ACCEPT. The question deals with the general issue of a child raised
	within Judaism making a choice of religion; perhaps one with which the
	parent disagrees. Similar questions could be: ``My Orthodox daughter
	has gone and joined the "Moonies"--what do I do?'' or ``I'm Reform,
	and my son has gotten involved with Chabad, a sect of Judaism with
        whose practices I disagree. How do I parent in this situation?''


DL-01 I have become much more observent and now want to keep kosher in our
      home. Neither spouse nor child is thrilled with the idea. While I can't
      stop spouse from eating BLT's out, can I enforce the rules out-of-home
      for my child? (She says it isn't fair.)

	ACCEPT. Deals with teaching children Kashrut. It also deals with
	children rejecting a change (increase or decrease) in the Jewish
	practice in the home.  Lots of other similar examples could be


HA-01 What is the appropriate Shiva behavior for an 11-year-old child who has
      lost a parent?

	REFER TO SOC.CULTURE.JEWISH. This is asking about what the proper
	halacha is, and doesn't address the relationship between parent and
	child. [P3.2]

HA-02 My sister has just passed away leaving an 11-year-old daughter.  The
      daughter wants to sit shiva even though she is below age at which it
      would be required.  Her father doesn't think she should, as she is too
      young.  What can I do to help them through this traumatic time while
      attempting to make sure both their needs are met.

	ACCEPT. This addresses a parent attempting to meet the needs of a
	child raised in a Jewish context.

HA-03 My twins are about to turn 3, and I'm looking for some way of honoring
      this special birthday. I've made a cloth torah for my son, with quilted
      illustrations of several bible stories inside, and I've bought my
      daughter some silver candlesticks, but I'm looking for a halachic
      ceremony. Any suggestions?

	ACCEPT. Although in some ways a halachic question, the issues are
	clearly releated to parenting in a Jewish context.

HA-04 At what age should my child start reciting various prayers?

	ACCEPT. This is clearly a Jewish parenting question.

HA-05 I'm an observant parent, and I live within walking distance of a
      playground.  I'd like to take my 2.5-year-old there on Shabbat, but I'm
      not sure what activities would be permitted.  Can he play in the sand?
      What if the sand is wet? What do other observant parents do?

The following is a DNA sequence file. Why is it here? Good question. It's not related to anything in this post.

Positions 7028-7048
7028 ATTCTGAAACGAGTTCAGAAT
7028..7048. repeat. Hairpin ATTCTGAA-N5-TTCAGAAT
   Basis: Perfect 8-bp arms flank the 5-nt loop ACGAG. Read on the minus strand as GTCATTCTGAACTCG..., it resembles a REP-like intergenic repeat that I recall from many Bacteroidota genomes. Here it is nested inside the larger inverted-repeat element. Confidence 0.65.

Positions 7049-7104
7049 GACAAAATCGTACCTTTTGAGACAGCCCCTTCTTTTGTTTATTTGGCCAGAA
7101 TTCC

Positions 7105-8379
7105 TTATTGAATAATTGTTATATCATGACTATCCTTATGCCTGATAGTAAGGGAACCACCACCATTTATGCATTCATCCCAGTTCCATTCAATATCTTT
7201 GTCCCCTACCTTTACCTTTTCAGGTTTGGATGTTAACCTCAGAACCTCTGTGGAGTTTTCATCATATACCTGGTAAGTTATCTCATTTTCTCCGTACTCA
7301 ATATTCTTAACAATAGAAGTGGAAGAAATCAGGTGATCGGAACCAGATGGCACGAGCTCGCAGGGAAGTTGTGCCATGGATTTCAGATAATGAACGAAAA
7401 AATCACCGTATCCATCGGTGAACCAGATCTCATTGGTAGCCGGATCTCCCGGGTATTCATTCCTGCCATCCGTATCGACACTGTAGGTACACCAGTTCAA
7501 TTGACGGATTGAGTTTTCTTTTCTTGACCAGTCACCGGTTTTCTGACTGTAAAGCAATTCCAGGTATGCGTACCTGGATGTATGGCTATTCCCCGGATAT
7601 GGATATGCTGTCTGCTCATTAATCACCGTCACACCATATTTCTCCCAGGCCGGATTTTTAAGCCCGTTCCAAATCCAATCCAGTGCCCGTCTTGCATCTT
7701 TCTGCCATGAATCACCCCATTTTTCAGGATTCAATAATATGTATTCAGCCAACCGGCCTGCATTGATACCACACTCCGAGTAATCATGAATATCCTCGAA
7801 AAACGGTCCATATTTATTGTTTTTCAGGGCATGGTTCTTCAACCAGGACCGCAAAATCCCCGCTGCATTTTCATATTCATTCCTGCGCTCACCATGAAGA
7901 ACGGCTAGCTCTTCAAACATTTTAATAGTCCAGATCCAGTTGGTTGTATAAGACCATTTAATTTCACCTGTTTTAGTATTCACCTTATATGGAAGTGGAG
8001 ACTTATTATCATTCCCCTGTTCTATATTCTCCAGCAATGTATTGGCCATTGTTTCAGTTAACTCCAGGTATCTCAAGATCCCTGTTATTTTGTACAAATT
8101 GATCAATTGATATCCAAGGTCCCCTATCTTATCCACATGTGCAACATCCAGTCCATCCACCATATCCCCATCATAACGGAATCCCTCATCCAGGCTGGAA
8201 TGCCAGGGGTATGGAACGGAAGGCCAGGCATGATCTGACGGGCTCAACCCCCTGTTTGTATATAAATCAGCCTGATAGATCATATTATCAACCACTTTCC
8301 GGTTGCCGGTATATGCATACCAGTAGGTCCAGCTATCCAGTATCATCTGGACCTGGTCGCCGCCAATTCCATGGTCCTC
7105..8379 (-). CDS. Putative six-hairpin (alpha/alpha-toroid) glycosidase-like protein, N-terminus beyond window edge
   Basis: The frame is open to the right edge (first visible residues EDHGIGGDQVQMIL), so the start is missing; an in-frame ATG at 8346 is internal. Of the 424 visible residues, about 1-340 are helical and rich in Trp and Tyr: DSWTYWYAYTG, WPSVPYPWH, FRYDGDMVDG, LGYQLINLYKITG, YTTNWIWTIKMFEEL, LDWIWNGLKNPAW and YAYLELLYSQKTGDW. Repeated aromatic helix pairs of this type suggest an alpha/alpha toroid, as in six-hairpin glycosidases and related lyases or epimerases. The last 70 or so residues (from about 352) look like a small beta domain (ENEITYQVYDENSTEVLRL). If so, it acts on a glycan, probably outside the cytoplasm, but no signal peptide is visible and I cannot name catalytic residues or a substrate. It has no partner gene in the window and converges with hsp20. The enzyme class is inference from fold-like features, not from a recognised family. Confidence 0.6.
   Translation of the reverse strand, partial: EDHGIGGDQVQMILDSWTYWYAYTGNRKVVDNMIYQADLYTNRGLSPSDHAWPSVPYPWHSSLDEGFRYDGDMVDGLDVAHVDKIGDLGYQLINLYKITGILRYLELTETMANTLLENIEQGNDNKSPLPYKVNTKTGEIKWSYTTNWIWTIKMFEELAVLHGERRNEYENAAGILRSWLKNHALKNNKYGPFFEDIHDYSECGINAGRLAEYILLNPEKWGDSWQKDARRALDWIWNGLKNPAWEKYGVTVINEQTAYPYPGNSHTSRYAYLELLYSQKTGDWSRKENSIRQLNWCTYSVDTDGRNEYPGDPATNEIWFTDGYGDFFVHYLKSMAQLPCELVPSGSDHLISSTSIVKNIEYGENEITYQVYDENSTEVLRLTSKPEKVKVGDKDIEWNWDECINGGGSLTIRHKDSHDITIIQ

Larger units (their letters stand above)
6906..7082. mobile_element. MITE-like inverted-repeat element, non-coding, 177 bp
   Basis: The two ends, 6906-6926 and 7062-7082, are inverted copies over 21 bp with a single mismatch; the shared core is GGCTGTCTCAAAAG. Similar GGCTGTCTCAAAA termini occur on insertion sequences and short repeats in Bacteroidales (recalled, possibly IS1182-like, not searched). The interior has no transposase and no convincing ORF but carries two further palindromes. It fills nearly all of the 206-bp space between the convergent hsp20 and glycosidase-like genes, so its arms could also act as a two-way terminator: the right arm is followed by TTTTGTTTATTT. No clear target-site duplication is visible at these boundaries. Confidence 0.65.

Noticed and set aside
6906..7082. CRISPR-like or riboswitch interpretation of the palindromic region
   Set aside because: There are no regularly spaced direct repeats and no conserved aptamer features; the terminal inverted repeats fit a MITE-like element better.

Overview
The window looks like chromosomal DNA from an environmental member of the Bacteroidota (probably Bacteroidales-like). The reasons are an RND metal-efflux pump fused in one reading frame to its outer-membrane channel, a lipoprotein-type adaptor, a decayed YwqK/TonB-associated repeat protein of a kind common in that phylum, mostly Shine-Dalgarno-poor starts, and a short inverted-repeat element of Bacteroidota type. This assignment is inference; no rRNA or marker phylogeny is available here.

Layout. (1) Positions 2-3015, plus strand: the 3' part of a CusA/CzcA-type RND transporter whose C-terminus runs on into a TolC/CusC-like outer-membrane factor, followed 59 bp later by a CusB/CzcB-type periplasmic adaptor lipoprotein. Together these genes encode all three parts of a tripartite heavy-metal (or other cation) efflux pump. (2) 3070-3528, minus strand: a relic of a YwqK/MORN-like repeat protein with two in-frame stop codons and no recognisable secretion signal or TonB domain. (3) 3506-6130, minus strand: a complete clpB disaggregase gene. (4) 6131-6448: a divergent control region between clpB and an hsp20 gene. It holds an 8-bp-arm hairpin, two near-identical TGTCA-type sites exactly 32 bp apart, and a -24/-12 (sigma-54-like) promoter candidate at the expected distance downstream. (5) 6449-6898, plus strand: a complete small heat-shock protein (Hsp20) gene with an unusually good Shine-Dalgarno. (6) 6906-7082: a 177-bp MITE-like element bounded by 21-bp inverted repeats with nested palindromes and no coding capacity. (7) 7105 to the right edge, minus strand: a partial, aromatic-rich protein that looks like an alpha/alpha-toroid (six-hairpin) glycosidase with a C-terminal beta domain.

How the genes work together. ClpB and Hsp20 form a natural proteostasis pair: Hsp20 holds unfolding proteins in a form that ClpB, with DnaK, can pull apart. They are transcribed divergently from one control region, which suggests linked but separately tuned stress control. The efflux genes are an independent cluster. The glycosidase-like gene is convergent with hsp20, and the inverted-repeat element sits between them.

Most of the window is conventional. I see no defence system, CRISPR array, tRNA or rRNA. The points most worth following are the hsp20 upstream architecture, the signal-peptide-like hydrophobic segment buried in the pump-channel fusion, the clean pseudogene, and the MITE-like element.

ACCEPT. This is clearly a Jewish parenting question.

HA-06 I have an 8-month-old daughter whose pediatrician has suggested
      introducing meats.  However, she is still taking frequent milk feedings,
      and we keep a Kosher home.  How do I deal with the time restraints
      between meat and dairy with an infant?

	ACCEPT. This is clearly a Jewish parenting question.

HA-07 How did you start teaching your child about kashrut?

	ACCEPT. This is clearly a Jewish parenting question.

HA-08 What are some good games and other activities for reinforcing Torah?

	ACCEPT. This is clearly a Jewish parenting question.

HA-09 What's your routine for davening with your kids?

	ACCEPT. This is clearly a Jewish parenting question.


IF-01 When I went shopping with my SIL, she had her child sit on Santa's
      lap. Now my child wants to do the same. I've explained to her that we
      don't have Santa, but she wants to anyway.  Do any of you allow this?

	ACCEPT. Deals with the interaction of Jewish children with the
	non-Jewish world, while preserving their Judaism. This is actually a
	topic that could not be discussed easily on

IF-02 Now that I've got preschoolers, I find myself avoiding stores from
      October to February. Besides the obvious complaint that Christmas is ONE
      DAY LONG, but we've got to face it for 6 months, I need to some way to
      reinforce that this isn't OUR holiday to my kids. Besides living like a
      hermit, what do you do to keep this red and green invasion from your

	ACCEPT. Deals with the interaction of Jewish children with the
	non-Jewish world, while preserving their Judaism. This is actually a
	topic that could not be discussed easily on

IF-03 My daughter has been invited to a birthday sleep-over at a friend's
      house. Her friend is not Jewish. We keep a strict Kosher home, and my
      daughter has never eaten any treif. How do I balance my trust of my
      daughter (6 yrs next week) with the fear that peer pressure will
      override and she'll be tempted to eat treif?

	ACCEPT. Clearly a question related to raising a child in a Jewish

IF-04 We are raising our child Jewish, but my spouse feels she should at least
      be exposed to the other side of her heritage and wants to take her to
      church. I am not opposed to the visit, but feel she may be confused.
      How can I reduce her confusion without making her feel that the other
      religion (and by extension, my spouse) is bad?

	ACCEPT. The child is clearly being raised Jewish.

IF-05 My child was raised as a committed Jew. After his mother died, I
      remarried someone who has, subsequent to the marriage, "seen the light"
      and become Christian. She's invited my son to a tree trimming party. He
      doesn't want to come. How do I find a compromise position?

	ACCEPT. The question, in a general sense, is how do Jewish children